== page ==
Eran's blog

Re: Microformats and SIOC

John Breslin writes about the overlap between Microformats and the SIOC (Semantically-Interlinked Online Communities) project. SIOC was one of my references when expanding cite-rel and later when designing my Distributed Social Anything project so, naturally, I’m interested.

John brings up a few points where SIOC and microformats could help each other and therefore help make the Web more semantic.

In the SIOC and FOAF vocabularies, there are two properties linking people to user profiles: a Person is linked to a User using a “hasOnlineAccountâ€? link, and a User is linked to a Person using an “account_ofâ€? relationship.

To the best of my knowledge, the way this is normally handled in the mf world is based on XFN (XHTML Friends Network) and possibly with the addition of hCard. Using XFN rel=me links one can establish an equivalence relation between different accounts to show that they belong to the same person. Additionally, one could use a rel=me link to an hCard to provide further information about the actual person (as opposed to an account on a website). This is described to some degree on the GMPG site but that description is getting somewhat out of date and should really be moved to the mf wiki.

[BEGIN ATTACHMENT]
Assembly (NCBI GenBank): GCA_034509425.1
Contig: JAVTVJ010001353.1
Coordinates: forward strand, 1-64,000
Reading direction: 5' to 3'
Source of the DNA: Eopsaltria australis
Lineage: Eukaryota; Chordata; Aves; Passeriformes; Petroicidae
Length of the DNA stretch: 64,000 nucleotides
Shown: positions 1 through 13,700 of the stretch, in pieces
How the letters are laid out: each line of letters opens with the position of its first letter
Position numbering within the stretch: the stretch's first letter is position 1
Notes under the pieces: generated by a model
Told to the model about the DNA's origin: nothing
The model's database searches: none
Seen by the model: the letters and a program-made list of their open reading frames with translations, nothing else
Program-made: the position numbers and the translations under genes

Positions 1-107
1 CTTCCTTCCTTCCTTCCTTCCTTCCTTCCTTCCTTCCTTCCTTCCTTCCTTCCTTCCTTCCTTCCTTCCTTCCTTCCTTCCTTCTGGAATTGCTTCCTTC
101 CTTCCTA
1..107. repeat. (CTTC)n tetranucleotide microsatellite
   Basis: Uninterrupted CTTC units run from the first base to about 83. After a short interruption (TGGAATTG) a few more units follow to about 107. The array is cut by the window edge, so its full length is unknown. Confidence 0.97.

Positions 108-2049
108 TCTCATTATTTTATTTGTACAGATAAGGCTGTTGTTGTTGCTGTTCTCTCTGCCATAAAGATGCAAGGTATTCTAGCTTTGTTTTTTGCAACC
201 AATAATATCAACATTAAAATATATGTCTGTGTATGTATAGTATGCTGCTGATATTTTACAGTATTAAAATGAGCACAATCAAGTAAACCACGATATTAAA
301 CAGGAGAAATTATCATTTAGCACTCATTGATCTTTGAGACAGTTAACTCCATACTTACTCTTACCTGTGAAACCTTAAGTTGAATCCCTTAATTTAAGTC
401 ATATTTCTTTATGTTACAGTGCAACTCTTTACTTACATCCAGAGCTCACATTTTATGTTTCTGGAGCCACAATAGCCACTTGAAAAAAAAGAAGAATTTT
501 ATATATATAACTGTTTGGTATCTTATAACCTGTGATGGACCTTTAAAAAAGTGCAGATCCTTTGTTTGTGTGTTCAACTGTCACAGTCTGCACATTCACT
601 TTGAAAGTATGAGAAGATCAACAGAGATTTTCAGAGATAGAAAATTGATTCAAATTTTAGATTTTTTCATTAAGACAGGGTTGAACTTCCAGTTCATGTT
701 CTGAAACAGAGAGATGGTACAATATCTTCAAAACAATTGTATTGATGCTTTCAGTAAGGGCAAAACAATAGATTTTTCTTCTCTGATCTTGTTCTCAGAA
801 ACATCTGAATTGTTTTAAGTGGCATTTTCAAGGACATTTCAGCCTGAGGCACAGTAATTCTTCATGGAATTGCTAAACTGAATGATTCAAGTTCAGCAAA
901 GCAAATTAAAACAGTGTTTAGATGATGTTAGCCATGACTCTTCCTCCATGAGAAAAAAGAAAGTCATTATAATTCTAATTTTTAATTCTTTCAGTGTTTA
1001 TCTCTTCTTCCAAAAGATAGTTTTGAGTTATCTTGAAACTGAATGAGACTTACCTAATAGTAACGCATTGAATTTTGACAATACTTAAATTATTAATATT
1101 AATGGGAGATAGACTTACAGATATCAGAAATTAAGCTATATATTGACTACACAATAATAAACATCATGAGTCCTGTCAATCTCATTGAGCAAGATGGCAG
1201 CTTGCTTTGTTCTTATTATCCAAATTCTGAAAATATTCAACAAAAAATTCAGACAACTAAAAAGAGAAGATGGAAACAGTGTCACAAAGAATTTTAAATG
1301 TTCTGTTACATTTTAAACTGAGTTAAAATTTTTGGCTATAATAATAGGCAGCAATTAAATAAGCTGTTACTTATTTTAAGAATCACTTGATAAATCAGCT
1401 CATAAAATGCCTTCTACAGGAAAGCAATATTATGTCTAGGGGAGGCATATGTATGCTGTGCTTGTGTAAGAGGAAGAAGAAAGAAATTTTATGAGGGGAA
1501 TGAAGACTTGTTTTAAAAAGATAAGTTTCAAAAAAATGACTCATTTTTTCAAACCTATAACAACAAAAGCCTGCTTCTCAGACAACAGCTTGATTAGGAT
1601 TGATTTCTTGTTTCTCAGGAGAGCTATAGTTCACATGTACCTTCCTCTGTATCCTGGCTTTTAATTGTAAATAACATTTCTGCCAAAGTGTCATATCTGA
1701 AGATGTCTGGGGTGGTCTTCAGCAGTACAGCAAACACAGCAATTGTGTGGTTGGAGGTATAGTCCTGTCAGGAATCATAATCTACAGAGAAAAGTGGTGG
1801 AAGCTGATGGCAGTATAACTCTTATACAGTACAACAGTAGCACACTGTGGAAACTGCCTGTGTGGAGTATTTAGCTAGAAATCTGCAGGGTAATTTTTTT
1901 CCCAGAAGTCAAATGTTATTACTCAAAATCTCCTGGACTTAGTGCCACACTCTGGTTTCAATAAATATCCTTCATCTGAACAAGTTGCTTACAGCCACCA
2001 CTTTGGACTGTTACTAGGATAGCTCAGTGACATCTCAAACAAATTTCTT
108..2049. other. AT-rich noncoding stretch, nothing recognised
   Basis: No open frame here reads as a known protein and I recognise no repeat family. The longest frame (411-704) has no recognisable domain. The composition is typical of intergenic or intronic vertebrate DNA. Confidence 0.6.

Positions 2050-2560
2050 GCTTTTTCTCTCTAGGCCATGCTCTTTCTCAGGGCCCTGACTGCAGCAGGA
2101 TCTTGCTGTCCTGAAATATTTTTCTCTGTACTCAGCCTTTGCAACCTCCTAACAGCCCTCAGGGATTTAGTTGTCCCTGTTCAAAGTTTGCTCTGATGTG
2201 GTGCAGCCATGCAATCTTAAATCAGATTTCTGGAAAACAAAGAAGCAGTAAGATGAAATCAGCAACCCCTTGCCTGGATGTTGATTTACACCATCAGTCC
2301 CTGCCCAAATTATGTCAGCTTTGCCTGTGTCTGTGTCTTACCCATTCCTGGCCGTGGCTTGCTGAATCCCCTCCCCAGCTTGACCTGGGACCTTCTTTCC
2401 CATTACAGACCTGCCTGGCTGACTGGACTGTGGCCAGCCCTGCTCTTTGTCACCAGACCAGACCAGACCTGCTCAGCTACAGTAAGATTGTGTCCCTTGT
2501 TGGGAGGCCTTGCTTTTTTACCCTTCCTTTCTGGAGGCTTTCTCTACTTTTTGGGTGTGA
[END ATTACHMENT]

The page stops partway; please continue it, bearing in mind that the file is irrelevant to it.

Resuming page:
…when you create your post, link back to your own post aggregation resource. From the user side, this could be achieved by creating a mf for sioc:has_container that allows linking to “Virtual Forumsâ€? from the post creator side, e.g. from the post content.

I’ve faced this problem while designing the DSA system and chose a similar solution based on an existing microformat – rel-directory. By adding ‘directory’ to the rel value of a link, the author states that the destination of the link is a container listing an entry for the current page. Using the rev attribute one could publish the complimentary relation.